Universal Credit Algorithm Is ‘Pushing People Into Poverty,’ Report Finds
News

Universal Credit Algorithm Is ‘Pushing People Into Poverty,’ Report Finds

By Nadine Batchelor-Hunt, Journalist 29 Sep 2020
Economic, Equality, Institutions
Credit: Wikimedia Commons

Get involved

Share this article with a friend

Want more economics-related news?

Get regular news about this topic by signing up to our daily newsletter.

People in the UK are being pushed into poverty by a “flawed” algorithm which underestimates how much money they are entitled to in social security payments, a human rights charity has warned. 

In a 68-page report published on Tuesday, Human Rights Watch (HRW) called for a “comprehensive redesign” of how the government calculates Universal Credit (UC) social security payments.

It warns that the “poorly-designed” algorithm is threatening the rights of “people most at-risk of poverty”, causing them to go hungry, fall into debt, and to experience psychological distress.

The report – based on interviews with 35 people, including 14 who are claiming UC – found the algorithm can overestimate the earnings of a recipient, resulting in a drastic reduction of their payments.

HRW says this is because the algorithm, which is supposed to adjust how much money people are entitled to per month based on changes in their earnings, only reflects wages received within a calendar month and ignores how frequently people are paid.

This means that people who receive multiple pay-checks in a month, which is common for people in irregular or low-paid jobs, can have their earnings overestimated by the algorithm – shrinking their payment “drastically”.

This “design flaw” forced a 31-year-old father-of-three into dire financial straits after his October 2019 payments were reduced by nearly £600, resulting in him having to borrow money from parents and rely on food donations.

“It’s a big hole I am in at the minute,” he told HRW.

“I’ve worked all my life and I am resorting to using the food bank today because of benefits that I am receiving. It’s not really a benefit, is it, if I’m having to use this service?”

Credit: pixabay

Amos Toh, senior artificial intelligence and human rights researcher at HRW, stressed the dangers of the algorithm – and why it needs reform.

“The government has put a flawed algorithm in charge of deciding how much money to give people to pay rent and feed their families,” he said.

“The government’s bid to automate the benefits system – no matter the human cost – is pushing people to the brink of poverty.”

In June, the UK appeal court ordered the government to rectify the effect the algorithm is having on people – a ruling which the Department for Work and Pensions (DwP) accepted.

However, despite the fact that multiple proposals have been made to address the problem – including shorter periods of income assessment, or averaged earnings over longer periods of time – action has not yet been taken.

The charity warns that the issues with UC’s algorithm are only set to escalate as we enter “the biggest recession since the Second World War”.

About 3.4 million people applied for UC between March and June when the pandemic began, according to official figures. It is likely another wave of job losses is on the horizon when the furlough scheme winds up next month.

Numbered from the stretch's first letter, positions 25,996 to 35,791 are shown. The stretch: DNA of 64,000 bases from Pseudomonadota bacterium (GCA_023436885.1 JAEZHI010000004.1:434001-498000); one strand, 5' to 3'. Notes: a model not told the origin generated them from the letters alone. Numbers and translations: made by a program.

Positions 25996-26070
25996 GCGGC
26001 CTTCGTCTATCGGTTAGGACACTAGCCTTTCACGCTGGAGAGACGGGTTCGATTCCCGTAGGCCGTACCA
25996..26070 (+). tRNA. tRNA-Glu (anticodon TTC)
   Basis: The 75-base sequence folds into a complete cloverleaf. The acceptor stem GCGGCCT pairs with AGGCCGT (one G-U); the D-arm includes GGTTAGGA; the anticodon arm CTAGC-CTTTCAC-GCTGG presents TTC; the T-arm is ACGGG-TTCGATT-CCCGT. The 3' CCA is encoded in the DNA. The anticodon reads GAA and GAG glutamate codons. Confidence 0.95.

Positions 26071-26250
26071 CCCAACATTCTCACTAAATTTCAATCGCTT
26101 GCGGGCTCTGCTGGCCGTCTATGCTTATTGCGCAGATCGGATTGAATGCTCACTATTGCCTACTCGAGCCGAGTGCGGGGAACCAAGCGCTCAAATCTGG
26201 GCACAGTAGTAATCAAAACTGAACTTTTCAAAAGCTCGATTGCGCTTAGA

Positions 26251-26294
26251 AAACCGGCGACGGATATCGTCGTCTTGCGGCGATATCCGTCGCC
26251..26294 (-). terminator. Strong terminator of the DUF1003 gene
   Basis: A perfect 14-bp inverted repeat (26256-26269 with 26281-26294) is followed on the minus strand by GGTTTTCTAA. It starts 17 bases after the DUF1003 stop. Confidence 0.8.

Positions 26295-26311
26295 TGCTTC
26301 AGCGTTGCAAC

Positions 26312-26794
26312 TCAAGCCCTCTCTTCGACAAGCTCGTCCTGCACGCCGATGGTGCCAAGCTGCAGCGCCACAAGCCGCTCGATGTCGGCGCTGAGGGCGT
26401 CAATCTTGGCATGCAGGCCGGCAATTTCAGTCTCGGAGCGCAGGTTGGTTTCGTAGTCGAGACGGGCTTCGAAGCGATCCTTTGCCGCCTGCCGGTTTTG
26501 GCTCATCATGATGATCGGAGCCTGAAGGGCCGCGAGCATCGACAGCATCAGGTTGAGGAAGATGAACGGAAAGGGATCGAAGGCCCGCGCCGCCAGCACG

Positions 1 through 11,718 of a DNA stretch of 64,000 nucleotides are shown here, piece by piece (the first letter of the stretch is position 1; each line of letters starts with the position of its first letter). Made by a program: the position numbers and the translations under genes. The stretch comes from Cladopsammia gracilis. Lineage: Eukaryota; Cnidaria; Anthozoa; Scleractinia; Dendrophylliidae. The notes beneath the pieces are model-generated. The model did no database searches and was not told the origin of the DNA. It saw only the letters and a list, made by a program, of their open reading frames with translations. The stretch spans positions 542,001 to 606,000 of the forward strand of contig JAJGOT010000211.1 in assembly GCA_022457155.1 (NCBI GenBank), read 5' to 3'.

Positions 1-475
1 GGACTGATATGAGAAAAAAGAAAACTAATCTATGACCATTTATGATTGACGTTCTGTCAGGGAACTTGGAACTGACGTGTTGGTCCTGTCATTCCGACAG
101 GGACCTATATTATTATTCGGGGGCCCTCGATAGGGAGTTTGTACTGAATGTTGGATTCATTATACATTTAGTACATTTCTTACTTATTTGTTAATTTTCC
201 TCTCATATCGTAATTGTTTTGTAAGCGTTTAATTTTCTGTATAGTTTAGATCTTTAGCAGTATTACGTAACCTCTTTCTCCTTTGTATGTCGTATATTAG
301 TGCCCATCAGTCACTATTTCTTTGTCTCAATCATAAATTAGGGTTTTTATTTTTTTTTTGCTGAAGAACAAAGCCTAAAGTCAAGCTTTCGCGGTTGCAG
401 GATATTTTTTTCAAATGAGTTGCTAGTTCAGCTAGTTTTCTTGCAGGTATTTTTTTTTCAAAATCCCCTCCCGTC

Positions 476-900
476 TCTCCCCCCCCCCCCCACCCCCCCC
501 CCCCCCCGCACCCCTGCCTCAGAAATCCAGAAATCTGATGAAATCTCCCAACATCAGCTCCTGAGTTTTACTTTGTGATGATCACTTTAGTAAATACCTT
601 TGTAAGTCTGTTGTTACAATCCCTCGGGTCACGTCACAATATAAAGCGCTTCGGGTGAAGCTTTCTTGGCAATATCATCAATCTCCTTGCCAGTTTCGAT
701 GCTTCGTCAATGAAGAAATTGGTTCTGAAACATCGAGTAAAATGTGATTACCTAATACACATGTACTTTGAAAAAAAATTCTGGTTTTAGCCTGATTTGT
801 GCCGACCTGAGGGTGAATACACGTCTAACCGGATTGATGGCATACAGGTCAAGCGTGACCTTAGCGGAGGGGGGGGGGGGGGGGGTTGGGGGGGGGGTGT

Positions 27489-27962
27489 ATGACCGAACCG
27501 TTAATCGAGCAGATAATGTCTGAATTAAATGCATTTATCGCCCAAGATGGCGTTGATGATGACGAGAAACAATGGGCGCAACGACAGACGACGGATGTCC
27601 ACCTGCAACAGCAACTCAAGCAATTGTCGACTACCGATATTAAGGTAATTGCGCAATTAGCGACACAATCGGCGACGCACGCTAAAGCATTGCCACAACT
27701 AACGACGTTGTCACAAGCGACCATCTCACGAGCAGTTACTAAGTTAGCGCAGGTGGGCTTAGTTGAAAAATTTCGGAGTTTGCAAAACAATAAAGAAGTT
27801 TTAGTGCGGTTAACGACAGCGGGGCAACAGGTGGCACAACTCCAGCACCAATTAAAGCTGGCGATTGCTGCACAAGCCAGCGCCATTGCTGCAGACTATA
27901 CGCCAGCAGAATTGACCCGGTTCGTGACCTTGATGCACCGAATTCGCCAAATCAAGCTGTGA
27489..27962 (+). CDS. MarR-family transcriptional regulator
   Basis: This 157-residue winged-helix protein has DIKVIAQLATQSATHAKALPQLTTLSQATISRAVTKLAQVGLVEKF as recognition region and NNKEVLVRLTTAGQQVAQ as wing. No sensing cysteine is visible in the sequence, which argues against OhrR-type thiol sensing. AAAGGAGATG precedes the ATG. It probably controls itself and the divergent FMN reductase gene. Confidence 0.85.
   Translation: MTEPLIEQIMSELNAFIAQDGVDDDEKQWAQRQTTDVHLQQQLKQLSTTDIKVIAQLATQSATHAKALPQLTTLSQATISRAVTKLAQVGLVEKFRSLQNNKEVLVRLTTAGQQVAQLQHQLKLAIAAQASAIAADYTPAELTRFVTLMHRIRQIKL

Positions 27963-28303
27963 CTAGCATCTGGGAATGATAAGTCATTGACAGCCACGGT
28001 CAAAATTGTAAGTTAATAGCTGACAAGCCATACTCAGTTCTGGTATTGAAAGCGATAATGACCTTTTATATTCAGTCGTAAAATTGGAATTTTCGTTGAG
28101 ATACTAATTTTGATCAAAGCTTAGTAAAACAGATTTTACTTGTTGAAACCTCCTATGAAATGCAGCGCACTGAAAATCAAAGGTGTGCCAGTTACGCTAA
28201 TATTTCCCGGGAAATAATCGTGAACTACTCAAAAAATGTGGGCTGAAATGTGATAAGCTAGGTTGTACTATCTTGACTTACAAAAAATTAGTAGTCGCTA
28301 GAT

The UK is obligated to provide a decent standard of living to its citizens, and HRW argues failures to address the issues with UC could violate those rights.

 

HRW say the issues with the government algorithm are part of a broader issue globally, as governments turn to technology and algorithms to automate welfare systems.

“Making sure the benefits system protects people’s rights is ultimately a job for humans, not an algorithm,” Toh said.

“Benefits are designed to help people, not kick them when they’re down.

“A human-centered approach to benefits automation will ensure the UK government is helping the people who need it most.”

HRW also flagged other issues with the current Universal Credit system in their report.

They say the five-week delay between applying for Universal Credit and receiving the first payment has led to people borrowing money for basic needs – something which has been a longstanding issue for campaigners for Universal Credit reform.

The report also suggests that current socio-economic inequalities in British society, such as unequal access to the internet, are preventing people from being able to apply for – or manage – benefits online.

HRW say many who cannot afford reliable internet access have struggled to fill out online applications – made harder by the fact austerity related cuts have resulted in many libraries and community centres closing.

A DWP spokesperson told EachOther: “Universal Credit was designed to mirror the world of work, where the majority of employees receive wages monthly, and to help people get back into employment as soon as possible.

“The monthly assessment and adjustment period reflects this, and ensures that if a claimant’s income falls, they won’t have to wait several months for a rise in their Universal Credit.

“Urgent advances are available for those who need them, and we have taken steps to make debt repayments easier.”